The JavaScript Switch Statement

Yesterday we talked about if and else. Today we are going to discuss an alternative, the switch statement, which is the fourth conditional available to us. While not as common as if statements, switch statements have their place to shine, providing a number of advantages, all while being just as easy to implement.

What is a switch statement? A switch statement evaluates an expression and matches the result to the corresponding case. They are used to perform different actions based on different conditions, much like the if.

Why use a switch statement? Generally you will default to using an if statement, but sometimes there will be a lot of else clauses, and it can become cluttered and difficult to read. It also becomes slow to interpret. In comes the switch. After about 4 or more else clauses it may become faster to run your code with a switch statement, and arguably more readable. Let’s take a look:

//syntax
 switch(expression) {
   case n:
     code block
     break;
   case n:
     code block
     break;
   default:
     default code block
 }

// this outputs “Hello, how are you?”
 var greeting = “hello”;
 switch (greeting){
   case “hello”:
     console.log(“Hello, how are you?”);
     break;
   case “goodbye”:
     console.log(“Goodbye, nice to meet you”);
     break ;
   default:
     console.log(“Nothing found.”);
 }

So, what just happened? First we declared the greeting variable and assigned it the value of hello. Then we ran the switch passing in our greeting variable for the expression. What the switch does is take the value passed to it and checks each case for a match. If it finds a match it will run the code for that case. The break statement is key in the switch. The break statement is used to break out of a loop, which in this case ensures only the case it hits is run, else it would keep running down the list of cases looking for another case to execute. It is best to put a default case at the end, to indicate what to do if nothing is matched.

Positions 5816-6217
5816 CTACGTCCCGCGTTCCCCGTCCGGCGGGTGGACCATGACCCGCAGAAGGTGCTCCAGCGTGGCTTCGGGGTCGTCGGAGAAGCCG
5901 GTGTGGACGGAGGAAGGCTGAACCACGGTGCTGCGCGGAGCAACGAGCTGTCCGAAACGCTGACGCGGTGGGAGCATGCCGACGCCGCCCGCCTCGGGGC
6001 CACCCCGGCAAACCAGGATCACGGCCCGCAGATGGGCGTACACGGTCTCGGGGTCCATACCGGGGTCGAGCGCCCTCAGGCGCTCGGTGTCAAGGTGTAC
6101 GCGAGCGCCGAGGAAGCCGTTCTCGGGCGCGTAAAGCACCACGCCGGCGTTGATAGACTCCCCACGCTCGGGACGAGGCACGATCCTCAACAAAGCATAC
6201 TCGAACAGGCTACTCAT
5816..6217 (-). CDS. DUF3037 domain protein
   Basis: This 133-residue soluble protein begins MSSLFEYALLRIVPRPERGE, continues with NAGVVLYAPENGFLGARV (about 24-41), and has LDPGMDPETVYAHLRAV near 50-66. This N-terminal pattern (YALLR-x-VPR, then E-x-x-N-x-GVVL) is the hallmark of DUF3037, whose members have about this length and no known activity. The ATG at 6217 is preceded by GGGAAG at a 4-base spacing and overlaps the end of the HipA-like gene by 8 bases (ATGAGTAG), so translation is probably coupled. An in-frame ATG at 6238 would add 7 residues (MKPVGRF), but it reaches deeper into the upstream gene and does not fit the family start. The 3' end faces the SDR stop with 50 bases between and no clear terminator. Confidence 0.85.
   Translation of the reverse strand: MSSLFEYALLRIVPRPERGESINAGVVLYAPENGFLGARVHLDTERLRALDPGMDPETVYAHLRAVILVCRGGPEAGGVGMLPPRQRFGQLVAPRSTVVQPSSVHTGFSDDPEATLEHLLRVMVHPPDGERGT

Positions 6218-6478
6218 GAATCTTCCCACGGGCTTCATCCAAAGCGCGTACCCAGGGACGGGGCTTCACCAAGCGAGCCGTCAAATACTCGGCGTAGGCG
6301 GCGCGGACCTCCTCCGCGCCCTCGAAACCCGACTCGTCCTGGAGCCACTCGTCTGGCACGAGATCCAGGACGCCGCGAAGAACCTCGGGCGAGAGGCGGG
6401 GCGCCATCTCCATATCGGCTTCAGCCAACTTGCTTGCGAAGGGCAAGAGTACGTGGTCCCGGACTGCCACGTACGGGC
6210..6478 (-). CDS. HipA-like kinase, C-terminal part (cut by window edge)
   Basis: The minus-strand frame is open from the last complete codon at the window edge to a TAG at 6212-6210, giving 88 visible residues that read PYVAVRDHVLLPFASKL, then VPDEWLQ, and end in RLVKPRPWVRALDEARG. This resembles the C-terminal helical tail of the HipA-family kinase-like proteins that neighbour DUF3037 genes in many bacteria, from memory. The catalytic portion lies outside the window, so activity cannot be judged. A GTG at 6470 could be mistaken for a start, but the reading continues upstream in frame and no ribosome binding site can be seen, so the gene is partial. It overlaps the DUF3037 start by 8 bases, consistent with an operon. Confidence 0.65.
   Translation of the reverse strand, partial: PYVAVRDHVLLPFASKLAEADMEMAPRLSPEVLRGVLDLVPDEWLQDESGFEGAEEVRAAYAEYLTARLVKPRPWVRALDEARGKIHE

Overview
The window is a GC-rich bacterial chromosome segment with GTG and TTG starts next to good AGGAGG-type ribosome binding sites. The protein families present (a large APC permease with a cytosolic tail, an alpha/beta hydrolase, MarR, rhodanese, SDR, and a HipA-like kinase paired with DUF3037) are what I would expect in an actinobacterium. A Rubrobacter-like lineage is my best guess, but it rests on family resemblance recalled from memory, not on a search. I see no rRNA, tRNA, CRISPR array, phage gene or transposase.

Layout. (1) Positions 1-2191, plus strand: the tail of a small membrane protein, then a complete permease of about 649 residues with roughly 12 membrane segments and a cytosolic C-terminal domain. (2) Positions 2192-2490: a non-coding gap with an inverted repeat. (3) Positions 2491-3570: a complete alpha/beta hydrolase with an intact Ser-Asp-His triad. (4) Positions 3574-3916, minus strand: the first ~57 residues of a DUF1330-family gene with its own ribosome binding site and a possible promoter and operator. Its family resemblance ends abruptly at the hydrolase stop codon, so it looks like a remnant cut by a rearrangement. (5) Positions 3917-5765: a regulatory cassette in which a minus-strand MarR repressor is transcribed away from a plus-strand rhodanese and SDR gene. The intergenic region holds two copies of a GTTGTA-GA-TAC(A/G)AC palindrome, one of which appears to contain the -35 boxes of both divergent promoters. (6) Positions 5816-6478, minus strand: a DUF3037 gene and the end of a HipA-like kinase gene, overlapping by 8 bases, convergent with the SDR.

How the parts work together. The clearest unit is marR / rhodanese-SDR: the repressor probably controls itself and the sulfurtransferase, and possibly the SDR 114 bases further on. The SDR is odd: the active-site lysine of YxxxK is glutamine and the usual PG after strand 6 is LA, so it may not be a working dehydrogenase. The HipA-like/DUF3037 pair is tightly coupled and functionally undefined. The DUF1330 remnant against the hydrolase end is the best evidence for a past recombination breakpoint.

Let’s look at another example that is more useful. Let’s have the computer tell us if it’s the weekend or not.

// new Date().getDay() returns a value 0-6
// the switch evaluates that expression
// output will depend on what day you run this

switch (new Date().getDay()) {  
  case 6:
    console.log(“Today is Saturday”);
    break; 
  case 0:
    console.log(“Today is Sunday”);
    break; 
  default: 
    console.log(“Looking forward to the Weekend”);
}

Sometimes we want multiple cases to run the same code block. In these cases we can create a fall-through. Fall-throughs can be useful, but they can easily be overlooked. Another developer might see the break statement missing and add it back in, so it’s probably best to leave a comment.

/*
note the default case does not have to be at the end.  
we removed breaks because we want case 1,2,3 to fall through to default. output will depend on what day you run this.  
*/

switch (new Date().getDay()) {  
  case 1:
  case 2:
  case 3:
  default: 
    console.log(“Looking forward to the Weekend”);
    break; 
  case 4:
  case 5:
    console.log(“Soon it is Weekend”);
    break; 
  case 0:
  case 6:
    console.log(“It is Weekend”);
}

As the number for cases grow, the harder it becomes to maintain. Switch statements are far from bullet proof, leaving some things like the break statement to user error, and often why they are not as common. Far before you run into any issues with the interpreter hitting your bajillion cases, you will find that it is too difficult to maintain as a switch. There are alternatives and things we can do if we find we are at a point where we have too many cases, and it just no longer makes sense, but this is far beyond where we are at and will depend on your use case. We will jump back to those alternatives down the road. For now, feel confident using the switch statement.

Seth Shober

Looking for work :)

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